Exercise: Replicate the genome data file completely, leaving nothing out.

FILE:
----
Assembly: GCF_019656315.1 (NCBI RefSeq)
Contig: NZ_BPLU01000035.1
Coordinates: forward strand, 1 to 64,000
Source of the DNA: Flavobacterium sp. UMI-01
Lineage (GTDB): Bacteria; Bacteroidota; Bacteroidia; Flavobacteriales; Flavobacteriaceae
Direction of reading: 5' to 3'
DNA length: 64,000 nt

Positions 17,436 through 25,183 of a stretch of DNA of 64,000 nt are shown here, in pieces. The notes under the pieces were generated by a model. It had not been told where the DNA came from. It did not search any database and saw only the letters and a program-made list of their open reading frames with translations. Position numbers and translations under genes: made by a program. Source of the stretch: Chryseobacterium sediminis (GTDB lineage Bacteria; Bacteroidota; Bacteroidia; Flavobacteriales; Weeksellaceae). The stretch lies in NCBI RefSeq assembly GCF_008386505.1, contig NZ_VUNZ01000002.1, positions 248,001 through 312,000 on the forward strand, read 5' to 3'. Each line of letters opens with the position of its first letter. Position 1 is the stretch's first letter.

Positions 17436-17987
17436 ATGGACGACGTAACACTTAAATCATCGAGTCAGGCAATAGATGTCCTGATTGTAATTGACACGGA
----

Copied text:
Assembly: GCF_019656315.1 (NCBI RefSeq)
Contig: NZ_BPLU01000035.1
Coordinates: forward strand, 1 to 64,000
Source of the DNA: Flavobacterium sp. UMI-01
Lineage (GTDB): Bacteria; Bacteroidota; Bacteroidia; Flavobacteriales; Flavobacteriaceae
Direction of reading: 5' to 3'
DNA length: 64,000 nt

Positions 17,436 through 25,183 of a stretch of DNA of 64,000 nt are shown here, in pieces. The notes under the pieces were generated by a model. It had not been told where the DNA came from. It did not search any database and saw only the letters and a program-made list of their open reading frames with translations. Position numbers and translations under genes: made by a program. Source of the stretch: Chryseobacterium sediminis (GTDB lineage Bacteria; Bacteroidota; Bacteroidia; Flavobacteriales; Weeksellaceae). The stretch lies in NCBI RefSeq assembly GCF_008386505.1, contig NZ_VUNZ01000002.1, positions 248,001 through 312,000 on the forward strand, read 5' to 3'. Each line of letters opens with the position of its first letter. Position 1 is the stretch's first letter.

Positions 17436-17987
17436 ATGGACGACGTAACACTTAAATCATCGAGTCAGGCAATAGATGTCCTGATTGTAATTGACACGGA